Document confirms Pope Pius XII’s efforts to save Jews, expert says

VATICAN CITY – A document found in a Rome convent confirms that Pope Pius XII quietly ordered church institutions to open their doors to Jews fleeing Nazi arrest and deportation, a church expert said.

“The Holy Father wants to save his children, including the Jews, and orders that hospitality be shown to these persecuted people in the convents,” said a note found in the historical journal of the Augustinian Community of Santi Quattro Coronati.

The note, written by one of the nuns and dated November 1943, had an appendix with the names of 24 people, including Jews, who were hidden by the sisters of the cloistered convent, located near the Colosseum.

Nazi soldiers began rounding up thousands of Jews in Rome and shipping them to death camps in October 1943. One of the accusations against Pope Pius XII, repeated in a number of books in recent years, was that he did little or nothing to stop the deportations.

Jesuit Father Peter Gumpel, the “relator” or investigating judge of the sainthood cause of Pope Pius, found the document and spoke about it with Vatican Radio March 4. He said it was an important written confirmation of the many oral reports of Pope Pius’ concern for the Jews and his unpublicized efforts to help them.

“The saving efforts of Pius XII, which have also been verified by many Jewish sources, were carried out through personal messengers – priests – who were sent to various Catholic institutions and houses here in Rome,” Father Gumpel said.

The message delivered by these emissaries, Father Gumpel said, was “always the same: ‘Open your doors to everyone persecuted by the Nazis,’ which naturally applied in the first place to Jews.”

Historians have documented the fact that many Jews found refuge in Rome’s convents, monasteries and seminaries, and even in the papal villa outside Rome at Castel Gandolfo.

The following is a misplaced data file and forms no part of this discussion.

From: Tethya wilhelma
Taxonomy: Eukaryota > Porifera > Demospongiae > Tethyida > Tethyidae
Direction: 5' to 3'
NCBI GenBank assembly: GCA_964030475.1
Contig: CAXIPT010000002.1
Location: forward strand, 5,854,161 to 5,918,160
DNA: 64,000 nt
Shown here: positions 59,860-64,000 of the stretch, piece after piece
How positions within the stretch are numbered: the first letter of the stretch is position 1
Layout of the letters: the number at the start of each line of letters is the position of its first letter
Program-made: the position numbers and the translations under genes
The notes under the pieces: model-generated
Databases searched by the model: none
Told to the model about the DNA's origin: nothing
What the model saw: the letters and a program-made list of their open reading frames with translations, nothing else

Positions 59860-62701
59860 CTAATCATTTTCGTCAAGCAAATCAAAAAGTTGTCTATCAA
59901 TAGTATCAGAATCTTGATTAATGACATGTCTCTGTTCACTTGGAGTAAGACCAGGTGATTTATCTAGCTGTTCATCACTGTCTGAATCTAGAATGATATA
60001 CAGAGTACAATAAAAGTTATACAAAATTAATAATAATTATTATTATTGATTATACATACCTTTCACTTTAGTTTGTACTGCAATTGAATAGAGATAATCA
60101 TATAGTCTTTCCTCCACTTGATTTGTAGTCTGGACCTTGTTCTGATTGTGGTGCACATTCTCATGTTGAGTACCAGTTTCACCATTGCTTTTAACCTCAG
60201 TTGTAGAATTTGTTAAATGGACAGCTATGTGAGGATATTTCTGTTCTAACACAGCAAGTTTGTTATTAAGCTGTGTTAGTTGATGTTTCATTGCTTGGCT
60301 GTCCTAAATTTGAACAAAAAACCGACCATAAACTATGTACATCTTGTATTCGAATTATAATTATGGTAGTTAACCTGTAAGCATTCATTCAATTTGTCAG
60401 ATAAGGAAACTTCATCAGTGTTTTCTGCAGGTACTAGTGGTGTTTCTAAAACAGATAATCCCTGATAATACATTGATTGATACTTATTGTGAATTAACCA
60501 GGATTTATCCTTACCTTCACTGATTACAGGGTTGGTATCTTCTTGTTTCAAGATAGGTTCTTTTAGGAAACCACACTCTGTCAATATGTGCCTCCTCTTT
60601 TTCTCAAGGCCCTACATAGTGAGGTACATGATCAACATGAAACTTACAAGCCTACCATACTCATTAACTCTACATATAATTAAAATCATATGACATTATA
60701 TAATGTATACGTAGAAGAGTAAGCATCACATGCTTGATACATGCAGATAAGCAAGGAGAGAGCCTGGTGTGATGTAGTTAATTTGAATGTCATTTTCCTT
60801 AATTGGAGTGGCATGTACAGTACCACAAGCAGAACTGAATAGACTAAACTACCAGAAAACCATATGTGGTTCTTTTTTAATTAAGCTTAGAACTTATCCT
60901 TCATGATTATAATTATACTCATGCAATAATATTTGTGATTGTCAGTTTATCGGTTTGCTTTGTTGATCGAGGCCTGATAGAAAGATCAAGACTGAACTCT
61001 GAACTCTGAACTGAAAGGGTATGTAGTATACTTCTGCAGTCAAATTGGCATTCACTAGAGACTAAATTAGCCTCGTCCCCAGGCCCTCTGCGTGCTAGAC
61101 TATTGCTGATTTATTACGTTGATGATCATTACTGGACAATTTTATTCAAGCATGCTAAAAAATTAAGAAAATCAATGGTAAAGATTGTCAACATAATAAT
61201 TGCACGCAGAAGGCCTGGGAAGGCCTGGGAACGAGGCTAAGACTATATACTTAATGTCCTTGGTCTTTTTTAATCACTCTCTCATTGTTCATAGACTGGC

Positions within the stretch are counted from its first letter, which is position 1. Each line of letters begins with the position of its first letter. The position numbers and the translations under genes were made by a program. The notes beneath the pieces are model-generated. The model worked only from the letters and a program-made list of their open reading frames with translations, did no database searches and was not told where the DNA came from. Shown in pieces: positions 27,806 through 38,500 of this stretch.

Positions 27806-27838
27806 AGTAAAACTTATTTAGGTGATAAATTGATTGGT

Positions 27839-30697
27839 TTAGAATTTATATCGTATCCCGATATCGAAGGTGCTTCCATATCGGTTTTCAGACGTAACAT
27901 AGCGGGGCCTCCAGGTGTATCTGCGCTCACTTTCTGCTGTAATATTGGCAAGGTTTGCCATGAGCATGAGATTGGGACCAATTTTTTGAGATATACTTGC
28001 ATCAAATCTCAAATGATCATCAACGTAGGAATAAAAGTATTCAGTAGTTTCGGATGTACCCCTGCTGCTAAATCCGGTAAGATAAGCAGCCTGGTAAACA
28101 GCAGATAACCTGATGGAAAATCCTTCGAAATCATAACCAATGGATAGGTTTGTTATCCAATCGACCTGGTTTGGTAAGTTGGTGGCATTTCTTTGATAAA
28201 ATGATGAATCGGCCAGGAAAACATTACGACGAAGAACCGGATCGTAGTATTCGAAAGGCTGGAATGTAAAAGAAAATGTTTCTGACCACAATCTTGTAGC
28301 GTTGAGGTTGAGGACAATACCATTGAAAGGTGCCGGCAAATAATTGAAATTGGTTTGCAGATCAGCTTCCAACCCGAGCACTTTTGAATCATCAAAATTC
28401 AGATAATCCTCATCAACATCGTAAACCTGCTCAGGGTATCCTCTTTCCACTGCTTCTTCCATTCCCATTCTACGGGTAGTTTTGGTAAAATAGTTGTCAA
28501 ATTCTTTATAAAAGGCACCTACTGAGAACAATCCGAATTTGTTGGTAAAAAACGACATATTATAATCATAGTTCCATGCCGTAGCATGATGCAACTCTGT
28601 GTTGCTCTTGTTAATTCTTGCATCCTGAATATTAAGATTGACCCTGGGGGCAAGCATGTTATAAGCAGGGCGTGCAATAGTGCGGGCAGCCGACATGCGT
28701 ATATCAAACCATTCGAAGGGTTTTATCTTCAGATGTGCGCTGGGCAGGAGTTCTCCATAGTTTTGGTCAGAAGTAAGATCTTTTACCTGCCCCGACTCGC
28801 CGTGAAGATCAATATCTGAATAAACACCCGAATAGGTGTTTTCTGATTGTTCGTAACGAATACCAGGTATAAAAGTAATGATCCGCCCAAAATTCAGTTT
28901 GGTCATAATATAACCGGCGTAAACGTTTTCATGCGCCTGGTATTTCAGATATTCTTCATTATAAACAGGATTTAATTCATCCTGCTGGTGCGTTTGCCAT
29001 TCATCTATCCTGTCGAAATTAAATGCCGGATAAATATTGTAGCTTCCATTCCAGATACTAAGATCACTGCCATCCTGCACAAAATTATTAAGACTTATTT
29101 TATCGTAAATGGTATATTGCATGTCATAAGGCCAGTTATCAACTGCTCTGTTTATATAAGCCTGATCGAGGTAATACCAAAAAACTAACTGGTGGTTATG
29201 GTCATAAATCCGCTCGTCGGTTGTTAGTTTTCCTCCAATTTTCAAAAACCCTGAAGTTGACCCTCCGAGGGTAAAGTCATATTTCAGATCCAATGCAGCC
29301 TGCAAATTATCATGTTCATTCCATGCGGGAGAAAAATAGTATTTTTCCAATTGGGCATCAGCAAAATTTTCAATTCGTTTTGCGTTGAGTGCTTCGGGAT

Father Gumpel said Pope Pius and his aides were careful not to issue written orders because it would only provoke repercussions if they fell into the hands of Nazi occupation forces in Rome. The discovery of the note written by the Augustinian nuns is important, he said.

“It is an additional confirmation that could be useful in regard to those who persistently want to denigrate Pius XII and thus attack the Catholic Church,” he said.

Father Gumpel said he hoped the note could also help advance Pope Pius’ beatification, a major step toward sainthood. The declaration of “heroic virtues” needed for his beatification was approved unanimously by the Congregation for Saints’ Causes in 2007, but Pope Benedict XVI later ordered further study of the cause and its implications for Catholic-Jewish dialogue.

“We are still awaiting the signing of the decree by His Holiness,” Father Gumpel said.

While the matter remains under examination, the Vatican has asked both supporters and opponents of the sainthood cause to stop pressuring Pope Benedict about the issue.

“That is the subject of study and reflection on (the pope’s) part, and in this situation it is not appropriate to exercise pressure on him in one direction or the other,” Jesuit Father Federico Lombardi, the Vatican spokesman, said in October.

Catholic Review

The Catholic Review is the official publication of the Archdiocese of Baltimore.